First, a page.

Wednesday, November 09, 2005

The Federal Marriage Amendment and its Path of Destruction

During the 2004 Presidential election, there was the unspoken, but likely oft thought, question of Mary - Mary Cheney that is. How does she do it? How can she do it? How does an out lesbian work for the reelection of a party and candidate committed to carving second class citizenship for gays and lesbians into the Constitution? And what about Dick (Cheney)? How can he look his daughter in the eye knowing that he’s running on a platform that says that she’s a danger to the very foundation of American society? I imagine that at some point along the way, Dick had to say to Mary something like: Don’t worry, honey, it’ll never get that far.

I raise this now, because the answer informs our understanding of the politics swirling around the same-sex marriage debate. There are these twin phenomenons. Firstly, supporters of same-sex marriage (or even civil unions) are substantially more likely to push the issue down the list of their priorities than opponents. So Dick and Mary could tell themselves that, while they’d personally rather not be pursuing the passage of the Federal Marriage Amendment (FMA), there are other, more important issues; and they can continue to support a pro-FMA party since the ‘good’ outweighs the ‘bad’. Doubtlessly, there are plenty of other GOPhers who accept the alliance with the social conservatives as a necessary evil to pass the agenda that they feel is really important.

Secondly, there is this notion, even among many liberals, that the FMA is all a ‘distraction’. They view it as a cynical ploy to string the social conservatives along, fully expecting it would never pass. This is a mistake.

Since the FMA (which is once again advancing through the Senate) reared its ugly head, let us take stock of what has happened across the nation. Yesterday, Texas approved, by a wide margin, an amendment to their constitution banning same-sex marriage, civil unions and, most likely, nullifying different-sex common law marriages. The damage done to the lives of gays and lesbians in Texas is recognized by the weasel language in the resolution that put the amendment on the ballot.

This state recognizes that through the designation of guardians, the appointment of agents, and the use of private contracts, persons may adequately and properly appoint guardians and arrange rights relating to hospital visitation, property, and the entitlement to proceeds of life insurance policies without the existence of any legal status identical or similar to marriage.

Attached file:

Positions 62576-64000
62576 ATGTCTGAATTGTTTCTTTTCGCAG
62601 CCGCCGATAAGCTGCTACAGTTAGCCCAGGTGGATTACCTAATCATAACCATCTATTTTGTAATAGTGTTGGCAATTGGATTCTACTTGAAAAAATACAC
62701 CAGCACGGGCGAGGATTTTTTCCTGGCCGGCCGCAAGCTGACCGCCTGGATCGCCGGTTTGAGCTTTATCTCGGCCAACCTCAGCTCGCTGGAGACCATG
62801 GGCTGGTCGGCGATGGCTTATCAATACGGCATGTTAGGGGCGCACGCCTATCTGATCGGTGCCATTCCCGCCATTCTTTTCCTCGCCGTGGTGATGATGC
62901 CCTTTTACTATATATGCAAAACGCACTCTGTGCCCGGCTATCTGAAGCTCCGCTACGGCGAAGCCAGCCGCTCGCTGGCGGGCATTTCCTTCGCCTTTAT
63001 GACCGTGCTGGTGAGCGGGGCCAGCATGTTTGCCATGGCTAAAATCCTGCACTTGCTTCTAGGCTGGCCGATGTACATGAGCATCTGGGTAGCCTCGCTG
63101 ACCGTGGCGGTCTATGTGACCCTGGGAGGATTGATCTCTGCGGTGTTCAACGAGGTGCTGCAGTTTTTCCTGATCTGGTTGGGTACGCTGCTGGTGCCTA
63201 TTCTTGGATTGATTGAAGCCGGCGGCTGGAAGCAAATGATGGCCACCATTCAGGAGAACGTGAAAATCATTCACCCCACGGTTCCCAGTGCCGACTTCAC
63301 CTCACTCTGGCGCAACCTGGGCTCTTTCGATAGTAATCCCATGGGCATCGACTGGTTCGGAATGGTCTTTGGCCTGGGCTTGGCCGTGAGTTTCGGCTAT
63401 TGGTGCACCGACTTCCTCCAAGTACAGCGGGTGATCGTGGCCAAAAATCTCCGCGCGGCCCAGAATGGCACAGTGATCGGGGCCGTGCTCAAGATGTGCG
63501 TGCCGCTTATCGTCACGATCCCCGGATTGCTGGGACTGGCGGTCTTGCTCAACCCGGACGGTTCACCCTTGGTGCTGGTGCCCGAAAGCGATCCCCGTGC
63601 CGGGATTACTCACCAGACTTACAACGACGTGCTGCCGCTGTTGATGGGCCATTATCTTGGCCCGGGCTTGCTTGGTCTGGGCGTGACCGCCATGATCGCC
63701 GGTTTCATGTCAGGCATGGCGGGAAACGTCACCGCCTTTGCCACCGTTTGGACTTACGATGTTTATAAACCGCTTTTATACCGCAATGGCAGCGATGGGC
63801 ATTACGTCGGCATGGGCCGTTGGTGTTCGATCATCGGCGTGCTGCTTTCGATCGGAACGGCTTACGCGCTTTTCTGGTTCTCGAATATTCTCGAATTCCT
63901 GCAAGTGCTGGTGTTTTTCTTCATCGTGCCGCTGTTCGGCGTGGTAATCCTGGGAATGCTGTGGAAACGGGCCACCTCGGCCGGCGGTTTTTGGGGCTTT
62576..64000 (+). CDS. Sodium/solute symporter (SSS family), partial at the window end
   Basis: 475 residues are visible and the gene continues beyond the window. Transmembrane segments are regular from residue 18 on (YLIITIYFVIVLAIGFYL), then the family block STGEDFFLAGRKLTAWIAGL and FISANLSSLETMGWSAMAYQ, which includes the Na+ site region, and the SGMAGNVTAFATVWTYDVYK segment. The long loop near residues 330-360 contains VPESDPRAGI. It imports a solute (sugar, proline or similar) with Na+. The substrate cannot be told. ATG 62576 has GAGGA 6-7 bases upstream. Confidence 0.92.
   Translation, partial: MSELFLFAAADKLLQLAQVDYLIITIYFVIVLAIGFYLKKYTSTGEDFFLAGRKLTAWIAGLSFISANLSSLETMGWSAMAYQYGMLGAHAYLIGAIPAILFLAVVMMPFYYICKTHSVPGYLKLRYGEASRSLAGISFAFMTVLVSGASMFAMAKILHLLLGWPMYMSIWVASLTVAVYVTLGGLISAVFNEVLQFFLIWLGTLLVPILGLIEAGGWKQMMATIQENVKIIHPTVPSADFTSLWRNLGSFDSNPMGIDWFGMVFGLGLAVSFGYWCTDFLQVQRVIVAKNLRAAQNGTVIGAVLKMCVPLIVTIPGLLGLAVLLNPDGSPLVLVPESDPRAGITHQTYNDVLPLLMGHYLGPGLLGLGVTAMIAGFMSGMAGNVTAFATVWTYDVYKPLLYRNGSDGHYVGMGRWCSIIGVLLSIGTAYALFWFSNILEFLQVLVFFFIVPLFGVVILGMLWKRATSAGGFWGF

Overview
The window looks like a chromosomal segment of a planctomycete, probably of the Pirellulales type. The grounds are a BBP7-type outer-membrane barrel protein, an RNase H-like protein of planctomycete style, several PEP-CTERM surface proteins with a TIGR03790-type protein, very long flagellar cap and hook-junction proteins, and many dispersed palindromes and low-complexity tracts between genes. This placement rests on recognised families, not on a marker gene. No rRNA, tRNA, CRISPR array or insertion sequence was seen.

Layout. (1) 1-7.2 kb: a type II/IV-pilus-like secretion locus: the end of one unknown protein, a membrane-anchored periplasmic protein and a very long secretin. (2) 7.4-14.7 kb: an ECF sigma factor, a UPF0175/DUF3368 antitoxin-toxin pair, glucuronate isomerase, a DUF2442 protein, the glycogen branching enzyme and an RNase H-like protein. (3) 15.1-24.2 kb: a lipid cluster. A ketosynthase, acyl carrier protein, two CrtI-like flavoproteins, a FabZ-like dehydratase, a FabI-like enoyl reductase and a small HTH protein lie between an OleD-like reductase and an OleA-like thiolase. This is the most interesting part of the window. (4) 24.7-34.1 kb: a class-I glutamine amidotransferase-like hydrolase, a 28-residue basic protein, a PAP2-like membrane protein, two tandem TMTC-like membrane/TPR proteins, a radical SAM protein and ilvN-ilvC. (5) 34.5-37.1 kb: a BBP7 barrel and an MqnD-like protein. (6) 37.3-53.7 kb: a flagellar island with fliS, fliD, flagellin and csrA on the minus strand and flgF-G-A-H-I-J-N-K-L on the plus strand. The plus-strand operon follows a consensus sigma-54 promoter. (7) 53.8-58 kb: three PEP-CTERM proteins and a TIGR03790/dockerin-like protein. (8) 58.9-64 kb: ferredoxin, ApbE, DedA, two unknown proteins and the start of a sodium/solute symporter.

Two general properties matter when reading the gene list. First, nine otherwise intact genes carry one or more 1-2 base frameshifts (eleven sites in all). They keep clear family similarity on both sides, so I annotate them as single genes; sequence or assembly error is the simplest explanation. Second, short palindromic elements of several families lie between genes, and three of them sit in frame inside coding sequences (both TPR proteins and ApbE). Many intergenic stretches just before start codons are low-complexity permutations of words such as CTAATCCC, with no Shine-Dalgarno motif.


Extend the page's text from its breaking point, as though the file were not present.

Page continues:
This perpetuates the radical legal inequality in which a different-sex couple can, on a whim, marry and have a host of federal and state legal protections and privileges; while a same-sex couple can only approximate a handful of those protections, at considerable cost and effort. As importantly, the weasel language in the resolution is not contained in the amendment itself which prohibits the state or any part of the state from “creat(ing) or recogniz(ing) any legal status identical or similar to marriage.”

That is eerily similar to the text of the Michigan amendment which states, “To secure and preserve the benefits of marriage for our society and for future generations of children, the union of one man and one woman in marriage shall be the only agreement recognized as marriage or similar union for any purpose.”At the time supporters were lobbying for passage, they made a similar effort to deny that it would create any actual discrimination or unfairness. However, after the amendment passed, Governor Jennifer Granholm announced that domestic partner benefits for state employees and families would be withheld. It was, likely to the consternation of social conservatives, recently ruled “that the constitutional amendment does not impact domestic partner benefits. ‘Health care benefits are not among the statutory rights or benefits of marriage. An individual does not receive health care benefits for his or her spouse as a matter of legal right upon getting married,’ wrote Judge Draganchuk. ‘Health care benefits for a spouse are benefits of employment, not benefits of marriage.’”

Texas joins a growing list of states in which anti-gay discrimination has been written into their constitutions. The others include: Hawaii, Alaska, Oregon, Ohio, Nebraska (overturned by courts), Nevada, Montana, Utah, Missouri, Michigan, North Dakota, Louisiana, Arkansas, Georgia, Kentucky, Mississippi and Oklahoma. The mischief, and real intent, of these amendments is starting to come to light.